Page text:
Passage of Issue 8 is critical to the Heights and the county

On Nov. 3, Cuyahoga County voters will have the opportunity to continue to invest in Cuyahoga County’s critical arts and culture community by renewing the penny-and-a-half per cigarette tax they originally approved in 2006. In the decade since voters passed the levy by a resounding 57 percent, our arts and culture sector has helped fuel Cuyahoga County’s revitalization.

Since grants funded by the arts and culture levy were distributed in 2007, more than $125 million has been awarded for operations and projects to more than 300 organizations operating at more than 2,500 locations in every corner of the county. These include everything from museums and cultural institutions to small community theaters, nonprofit galleries, nature centers and much more. 

Organizations receiving levy-funded grants provide nearly 9,000 jobs and offer nearly 1.4 million annual educational experiences for kids, including more than 18,000 annual field trips.

More than $1.8 million has found its way into our own backyard with funding to Apollo’s Fire, Parks Art Festival, Creative Filmmakers Association, Dobama Theatre, Ensemble Theatre, FiveOne Experimental Orchestra, FutureHeights, Heights Arts, programs at Lake Erie Ink, Mamaí Theatre Company, Reaching Heights, Roots of American Music, Western Reserve Chorale, and Western Reserve Historical Society, as well as program support for schools in both Cleveland Heights and University Heights.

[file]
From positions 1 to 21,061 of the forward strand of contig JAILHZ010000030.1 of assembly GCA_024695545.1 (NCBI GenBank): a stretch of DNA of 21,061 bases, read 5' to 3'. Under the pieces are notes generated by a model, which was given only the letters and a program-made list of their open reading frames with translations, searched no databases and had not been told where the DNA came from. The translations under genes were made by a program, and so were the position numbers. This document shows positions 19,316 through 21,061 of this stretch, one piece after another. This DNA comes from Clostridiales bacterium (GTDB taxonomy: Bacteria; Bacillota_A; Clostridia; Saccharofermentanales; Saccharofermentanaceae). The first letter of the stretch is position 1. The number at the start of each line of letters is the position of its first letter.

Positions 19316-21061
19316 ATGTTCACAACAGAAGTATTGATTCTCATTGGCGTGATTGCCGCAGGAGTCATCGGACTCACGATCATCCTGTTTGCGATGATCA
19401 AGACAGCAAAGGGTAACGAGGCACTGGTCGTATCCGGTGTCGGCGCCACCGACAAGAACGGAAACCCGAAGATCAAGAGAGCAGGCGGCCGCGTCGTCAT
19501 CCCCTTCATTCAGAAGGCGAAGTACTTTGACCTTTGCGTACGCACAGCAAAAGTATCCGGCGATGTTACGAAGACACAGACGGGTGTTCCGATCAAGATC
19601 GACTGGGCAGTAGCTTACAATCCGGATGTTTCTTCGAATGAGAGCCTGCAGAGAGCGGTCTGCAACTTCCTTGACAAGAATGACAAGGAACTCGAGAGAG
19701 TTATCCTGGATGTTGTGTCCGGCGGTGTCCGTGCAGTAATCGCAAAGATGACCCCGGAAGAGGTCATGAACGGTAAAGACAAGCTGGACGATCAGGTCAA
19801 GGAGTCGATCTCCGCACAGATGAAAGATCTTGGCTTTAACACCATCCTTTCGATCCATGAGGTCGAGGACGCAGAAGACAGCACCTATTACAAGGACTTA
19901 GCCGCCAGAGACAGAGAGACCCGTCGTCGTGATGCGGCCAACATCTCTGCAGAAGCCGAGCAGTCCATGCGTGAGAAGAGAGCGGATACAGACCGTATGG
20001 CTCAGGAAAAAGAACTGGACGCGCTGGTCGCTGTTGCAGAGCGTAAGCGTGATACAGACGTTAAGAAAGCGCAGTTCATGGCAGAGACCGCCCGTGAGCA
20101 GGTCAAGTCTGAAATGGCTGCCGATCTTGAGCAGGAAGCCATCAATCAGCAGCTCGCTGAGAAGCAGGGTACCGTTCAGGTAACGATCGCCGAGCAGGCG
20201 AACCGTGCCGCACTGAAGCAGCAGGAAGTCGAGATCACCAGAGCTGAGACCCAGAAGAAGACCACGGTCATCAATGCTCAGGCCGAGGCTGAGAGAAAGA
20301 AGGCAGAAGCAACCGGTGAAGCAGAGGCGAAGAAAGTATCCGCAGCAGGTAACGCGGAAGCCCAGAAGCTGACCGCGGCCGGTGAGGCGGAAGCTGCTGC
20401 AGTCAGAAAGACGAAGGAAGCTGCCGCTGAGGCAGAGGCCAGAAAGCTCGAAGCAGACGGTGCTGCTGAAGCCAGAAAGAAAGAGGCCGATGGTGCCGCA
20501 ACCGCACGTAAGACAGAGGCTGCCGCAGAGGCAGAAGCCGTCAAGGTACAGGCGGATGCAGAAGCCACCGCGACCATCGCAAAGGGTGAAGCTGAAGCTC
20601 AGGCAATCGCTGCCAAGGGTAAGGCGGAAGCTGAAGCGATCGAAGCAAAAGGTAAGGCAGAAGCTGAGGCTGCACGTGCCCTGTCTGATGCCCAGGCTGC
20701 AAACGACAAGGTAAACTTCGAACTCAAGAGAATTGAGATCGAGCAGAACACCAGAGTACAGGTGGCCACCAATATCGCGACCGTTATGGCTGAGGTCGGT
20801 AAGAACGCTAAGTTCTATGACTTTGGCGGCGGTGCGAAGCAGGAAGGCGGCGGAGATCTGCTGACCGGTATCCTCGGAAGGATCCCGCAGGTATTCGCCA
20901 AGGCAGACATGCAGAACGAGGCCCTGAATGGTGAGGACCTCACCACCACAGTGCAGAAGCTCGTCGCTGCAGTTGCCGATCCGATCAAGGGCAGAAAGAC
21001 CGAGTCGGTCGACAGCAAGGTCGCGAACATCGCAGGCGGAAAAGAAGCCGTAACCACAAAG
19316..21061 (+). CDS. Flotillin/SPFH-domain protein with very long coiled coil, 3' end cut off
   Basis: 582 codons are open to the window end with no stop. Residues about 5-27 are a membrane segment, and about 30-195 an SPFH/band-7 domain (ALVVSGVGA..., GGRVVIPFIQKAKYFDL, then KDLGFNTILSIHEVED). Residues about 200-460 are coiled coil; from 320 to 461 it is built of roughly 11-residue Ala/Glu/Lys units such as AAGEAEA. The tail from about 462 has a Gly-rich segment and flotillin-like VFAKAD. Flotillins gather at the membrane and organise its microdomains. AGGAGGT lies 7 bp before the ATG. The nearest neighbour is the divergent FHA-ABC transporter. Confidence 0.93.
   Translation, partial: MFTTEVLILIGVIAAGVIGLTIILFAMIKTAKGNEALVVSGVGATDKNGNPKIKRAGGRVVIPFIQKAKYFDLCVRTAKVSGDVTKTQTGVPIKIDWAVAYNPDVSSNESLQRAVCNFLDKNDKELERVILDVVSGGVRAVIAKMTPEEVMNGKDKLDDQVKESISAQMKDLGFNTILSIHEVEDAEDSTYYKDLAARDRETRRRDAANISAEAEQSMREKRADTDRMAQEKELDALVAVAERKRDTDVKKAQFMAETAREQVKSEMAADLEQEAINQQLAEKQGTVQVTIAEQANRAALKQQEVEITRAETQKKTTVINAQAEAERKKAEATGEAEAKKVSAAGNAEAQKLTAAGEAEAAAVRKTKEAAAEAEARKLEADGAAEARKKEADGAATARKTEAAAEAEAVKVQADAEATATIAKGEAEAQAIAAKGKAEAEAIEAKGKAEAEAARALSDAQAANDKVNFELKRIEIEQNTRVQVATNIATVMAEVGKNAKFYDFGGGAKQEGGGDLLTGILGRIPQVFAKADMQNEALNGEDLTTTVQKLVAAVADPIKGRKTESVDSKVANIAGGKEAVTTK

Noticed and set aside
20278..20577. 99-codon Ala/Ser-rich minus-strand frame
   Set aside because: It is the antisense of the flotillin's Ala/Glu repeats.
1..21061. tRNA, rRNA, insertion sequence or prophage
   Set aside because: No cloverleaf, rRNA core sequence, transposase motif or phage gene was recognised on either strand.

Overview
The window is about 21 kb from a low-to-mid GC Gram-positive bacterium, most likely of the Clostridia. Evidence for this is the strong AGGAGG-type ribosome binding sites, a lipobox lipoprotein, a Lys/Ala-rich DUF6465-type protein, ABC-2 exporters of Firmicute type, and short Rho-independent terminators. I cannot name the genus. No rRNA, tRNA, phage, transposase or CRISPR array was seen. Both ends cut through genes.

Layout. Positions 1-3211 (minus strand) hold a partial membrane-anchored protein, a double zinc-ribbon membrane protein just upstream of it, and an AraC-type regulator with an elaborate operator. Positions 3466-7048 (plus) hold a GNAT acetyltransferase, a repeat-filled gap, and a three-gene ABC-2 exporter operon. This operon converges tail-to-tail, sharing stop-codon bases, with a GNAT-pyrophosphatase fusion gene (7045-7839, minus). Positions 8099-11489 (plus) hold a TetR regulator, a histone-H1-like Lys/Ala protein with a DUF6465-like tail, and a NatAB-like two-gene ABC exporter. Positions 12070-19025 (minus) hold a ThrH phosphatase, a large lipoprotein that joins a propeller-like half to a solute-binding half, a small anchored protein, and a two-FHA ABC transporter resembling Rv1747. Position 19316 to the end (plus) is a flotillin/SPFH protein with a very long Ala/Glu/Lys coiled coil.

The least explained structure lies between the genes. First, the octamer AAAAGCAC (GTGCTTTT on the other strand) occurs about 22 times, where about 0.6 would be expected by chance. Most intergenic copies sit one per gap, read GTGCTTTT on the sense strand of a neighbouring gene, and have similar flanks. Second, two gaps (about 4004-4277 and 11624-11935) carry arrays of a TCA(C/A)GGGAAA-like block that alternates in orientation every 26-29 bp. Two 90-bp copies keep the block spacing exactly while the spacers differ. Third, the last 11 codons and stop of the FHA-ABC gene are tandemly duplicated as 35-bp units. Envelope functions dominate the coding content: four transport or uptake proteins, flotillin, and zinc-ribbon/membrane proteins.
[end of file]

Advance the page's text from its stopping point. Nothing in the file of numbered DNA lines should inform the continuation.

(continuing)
Issue 8 has received endorsements from more than 240 elected officials, public bodies and organizations including Cuyahoga County Executive Armond Budish; Cleveland Mayor Frank Jackson; Senator Kenny Yuko; Ohio Representative Kent Smith; Ohio Representative Janine Boyd; Cuyahoga County Councilmember Anthony Hairston; University Heights Mayor Susan Infield; Cleveland Heights Council members Jeff Coryell, Mary Dunbar, and Kahlil Seren; University Heights Councilman Phillip Ertel; and, most recently, Congresswoman Marcia Fudge and Congresswoman Marcy Kaptur.

"In Cleveland Heights we are very proud of our legacy as a home for the arts, and I'm happy to say that our arts and culture scene is vibrant and thriving, said Jeff Coryell, CH council member. "We fully support Issue 8 in order to continue the great support that the arts in this area have received over the years from the arts and culture cigarette tax."

University Heights Mayor Susan Infeld believes the renewal is instrumental in supporting the arts and culture sector: “This small tax has proven to be an enormous benefit to our suburbs and our county as a whole. A strong and vibrant arts and culture community is attractive to tourists, improves the education performance of our children and is a source of pride for us all. Without this injection of grants made possible from the tax, our communities would not have enjoyed the thriving organizations we have come to know.”

For more information on the levy, its reach and how to get involved, go to

Rachel Bernstein

A professional musician, educator and administrator, Rachel Bernstein has worked in the arts for more than 30 years. A supporter of Issue 8, she is currently executive director of Heights Arts Collaborative Inc., a nonprofit multi-disciplinary arts organization that supports the visual arts, music and poetry. 

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Volume 8, Issue 11, Posted 2:46 PM, 10.28.2015